Kenya’s capital city, Nairobi, is sometimes described as a paradox with two diametrically-opposite extremes. On the one hand, it’s home to chic, upwardly-mobile communities. On the other, some of those chic communities are sandwiched by some of the world’s largest urban slums.
Home to at least 80,000 people, Mukuru Kayaba is one of the more-populated slums in the Kenyan capital. In this low-income neighbourhood, families are using a virtual community currency to pay for food and other essential items during the coronavirus pandemic.
With jobs hard to come by and income levels shrinking, more than 500 people a day are signing up to use Kenyan Red Cross-supported community inclusion currency (CIC), known as Sarafu, to get food, soap, and other essentials, as VOA News reported.
Sarafu was developed by Grassroots Economics and U.S.-based engineering firm, BlockScience. By design, it works by putting financial contributions from donors into a community fund. The fund is then put to use in creating and backing the community credit.
Roy Odhiambo, an innovation officer at the Kenyan Red Cross, revealed that “one Sarafu is equal to one Kenyan shilling. So when we register the community, we are able to give them a token of 400 shillings. Now they are able to purchase basic goods and services within the community. This Sarafu is able to multiply if they are engaged in income-generating activities or even their businesses.”
VOA News spoke to one Jane Mutuku, 49, who lives in Mukuru Kayaba and has found the e-voucher community currency to be a lifesaver in such torrid times.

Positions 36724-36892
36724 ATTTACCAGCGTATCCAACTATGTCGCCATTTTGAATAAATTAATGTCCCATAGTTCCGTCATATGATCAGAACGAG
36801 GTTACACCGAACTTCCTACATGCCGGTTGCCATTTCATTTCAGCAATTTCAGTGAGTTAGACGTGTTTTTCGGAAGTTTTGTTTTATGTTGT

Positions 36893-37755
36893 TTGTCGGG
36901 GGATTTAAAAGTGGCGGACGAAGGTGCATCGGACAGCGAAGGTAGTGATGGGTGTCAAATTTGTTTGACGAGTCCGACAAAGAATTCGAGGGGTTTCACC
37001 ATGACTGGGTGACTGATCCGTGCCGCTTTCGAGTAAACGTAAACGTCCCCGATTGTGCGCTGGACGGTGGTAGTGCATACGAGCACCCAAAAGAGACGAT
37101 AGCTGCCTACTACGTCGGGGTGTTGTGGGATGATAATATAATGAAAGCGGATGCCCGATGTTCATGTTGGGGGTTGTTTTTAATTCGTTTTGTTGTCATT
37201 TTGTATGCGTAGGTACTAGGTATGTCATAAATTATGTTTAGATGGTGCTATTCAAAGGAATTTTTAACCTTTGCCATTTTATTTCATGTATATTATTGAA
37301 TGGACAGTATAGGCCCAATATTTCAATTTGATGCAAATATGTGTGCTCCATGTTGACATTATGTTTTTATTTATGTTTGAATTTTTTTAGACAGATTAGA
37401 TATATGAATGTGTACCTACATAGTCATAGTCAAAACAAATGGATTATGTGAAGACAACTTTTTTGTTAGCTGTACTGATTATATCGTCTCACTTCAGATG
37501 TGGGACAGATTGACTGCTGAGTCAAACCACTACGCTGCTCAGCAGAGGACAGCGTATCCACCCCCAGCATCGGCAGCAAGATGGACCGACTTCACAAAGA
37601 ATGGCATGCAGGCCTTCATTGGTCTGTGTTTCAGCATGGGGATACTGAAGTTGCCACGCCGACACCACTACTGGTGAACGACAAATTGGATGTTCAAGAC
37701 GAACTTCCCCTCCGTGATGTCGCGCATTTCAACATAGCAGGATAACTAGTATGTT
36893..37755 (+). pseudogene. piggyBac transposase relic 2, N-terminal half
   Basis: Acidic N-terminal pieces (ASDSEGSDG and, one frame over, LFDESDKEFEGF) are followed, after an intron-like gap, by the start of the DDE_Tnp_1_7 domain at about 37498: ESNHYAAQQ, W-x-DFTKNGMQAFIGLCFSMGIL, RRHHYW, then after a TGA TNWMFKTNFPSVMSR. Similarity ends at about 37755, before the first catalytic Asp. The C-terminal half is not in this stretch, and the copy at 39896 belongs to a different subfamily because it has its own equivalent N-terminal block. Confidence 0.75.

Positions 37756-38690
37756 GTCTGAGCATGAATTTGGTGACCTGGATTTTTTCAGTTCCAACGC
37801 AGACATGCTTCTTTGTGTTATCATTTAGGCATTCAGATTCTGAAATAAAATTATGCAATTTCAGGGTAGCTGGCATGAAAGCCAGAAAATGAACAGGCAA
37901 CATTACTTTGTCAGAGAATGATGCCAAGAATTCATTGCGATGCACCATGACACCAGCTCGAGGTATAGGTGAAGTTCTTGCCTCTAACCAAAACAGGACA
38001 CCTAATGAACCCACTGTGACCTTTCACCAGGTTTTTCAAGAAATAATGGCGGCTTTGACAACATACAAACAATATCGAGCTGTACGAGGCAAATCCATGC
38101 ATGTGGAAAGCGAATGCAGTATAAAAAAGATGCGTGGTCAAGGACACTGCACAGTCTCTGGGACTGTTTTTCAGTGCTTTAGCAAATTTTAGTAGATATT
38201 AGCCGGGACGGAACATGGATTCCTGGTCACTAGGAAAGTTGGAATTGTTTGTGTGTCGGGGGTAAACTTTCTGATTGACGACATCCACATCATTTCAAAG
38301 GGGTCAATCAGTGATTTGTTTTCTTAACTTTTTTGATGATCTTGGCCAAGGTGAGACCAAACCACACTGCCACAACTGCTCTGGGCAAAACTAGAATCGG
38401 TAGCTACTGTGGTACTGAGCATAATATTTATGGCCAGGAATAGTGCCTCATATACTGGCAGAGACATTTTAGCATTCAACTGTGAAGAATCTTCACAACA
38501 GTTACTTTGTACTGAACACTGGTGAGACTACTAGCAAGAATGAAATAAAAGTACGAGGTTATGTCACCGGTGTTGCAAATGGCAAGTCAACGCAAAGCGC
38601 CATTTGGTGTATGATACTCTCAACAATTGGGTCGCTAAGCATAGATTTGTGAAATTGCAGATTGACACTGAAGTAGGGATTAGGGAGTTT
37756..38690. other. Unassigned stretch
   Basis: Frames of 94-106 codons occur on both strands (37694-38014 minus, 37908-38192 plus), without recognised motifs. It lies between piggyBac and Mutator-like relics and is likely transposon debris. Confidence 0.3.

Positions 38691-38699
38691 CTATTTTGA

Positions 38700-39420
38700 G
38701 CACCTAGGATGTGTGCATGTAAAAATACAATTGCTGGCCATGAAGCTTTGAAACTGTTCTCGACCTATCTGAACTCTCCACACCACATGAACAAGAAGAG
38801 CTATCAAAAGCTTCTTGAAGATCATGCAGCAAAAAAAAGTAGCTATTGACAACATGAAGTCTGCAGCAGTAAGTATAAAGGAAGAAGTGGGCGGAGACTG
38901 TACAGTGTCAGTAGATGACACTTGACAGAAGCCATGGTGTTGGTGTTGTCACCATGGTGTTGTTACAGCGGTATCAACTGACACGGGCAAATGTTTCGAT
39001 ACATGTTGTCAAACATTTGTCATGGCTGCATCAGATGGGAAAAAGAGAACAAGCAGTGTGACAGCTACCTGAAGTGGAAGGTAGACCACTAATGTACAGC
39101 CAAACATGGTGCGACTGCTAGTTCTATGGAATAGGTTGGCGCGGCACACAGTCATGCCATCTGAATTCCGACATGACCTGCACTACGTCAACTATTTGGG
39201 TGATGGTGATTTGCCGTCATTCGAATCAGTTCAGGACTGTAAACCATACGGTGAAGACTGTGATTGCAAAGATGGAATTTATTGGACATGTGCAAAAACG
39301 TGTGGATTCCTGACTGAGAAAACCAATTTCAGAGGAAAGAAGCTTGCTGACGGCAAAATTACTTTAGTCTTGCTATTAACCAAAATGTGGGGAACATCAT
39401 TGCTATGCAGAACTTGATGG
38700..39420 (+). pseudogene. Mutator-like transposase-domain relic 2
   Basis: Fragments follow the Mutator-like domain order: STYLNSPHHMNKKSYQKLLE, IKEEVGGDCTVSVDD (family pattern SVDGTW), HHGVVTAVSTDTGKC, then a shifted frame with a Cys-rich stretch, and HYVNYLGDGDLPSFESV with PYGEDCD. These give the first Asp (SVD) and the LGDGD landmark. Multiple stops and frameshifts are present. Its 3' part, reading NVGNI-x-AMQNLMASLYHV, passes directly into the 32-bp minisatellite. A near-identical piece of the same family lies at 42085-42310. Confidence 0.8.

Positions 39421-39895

Before COVID-19 happened, the mother of six supported her family through manual work, but jobs have dried up these past few months and so too has cash. These days, she buys food for the family using Sarafu.
“I looked for a job the whole of yesterday,” she said, “but didn’t get any job. So I decided to use my Sarafu to buy food. I have no food at home.”
Mutuku said she is able to prepare at least one meal for the day, thanks to the community inclusion currency.
There are currently about 100 stores in the Mukuru Kayaba area that accept the community currency, and it is understood that Peter Odhiambo’s food store is one of those.
“I can use the Sarafu to buy goods in the area,” Odhiambo said. “For example, if I want to buy rice from the big stores, I buy using Sarafu. For the things that are not available in my community, I turn my Sarafu points into local currency within our established groups. The groups help us to turn our Sarafu into Kenyan shillings.”
It is also understood that the shops in the area currently do about USD 10 K worth of business each day using Sarafu.
At least one million Kenyans have lost their jobs or have been put on indefinite unpaid leave since the outbreak of the pandemic, which has quickly become as much of a jobs crisis as it is a health crisis.
Like the hundreds of thousands of affected persons, the people of Mukuru Kayaba who have long been at an economic disadvantage are struggling to make a living. And even though this community currency initiative wouldn’t necessarily improve their economic standing drastically, it surely offers some respite.
Featured Image Courtesy: Ruben Centre
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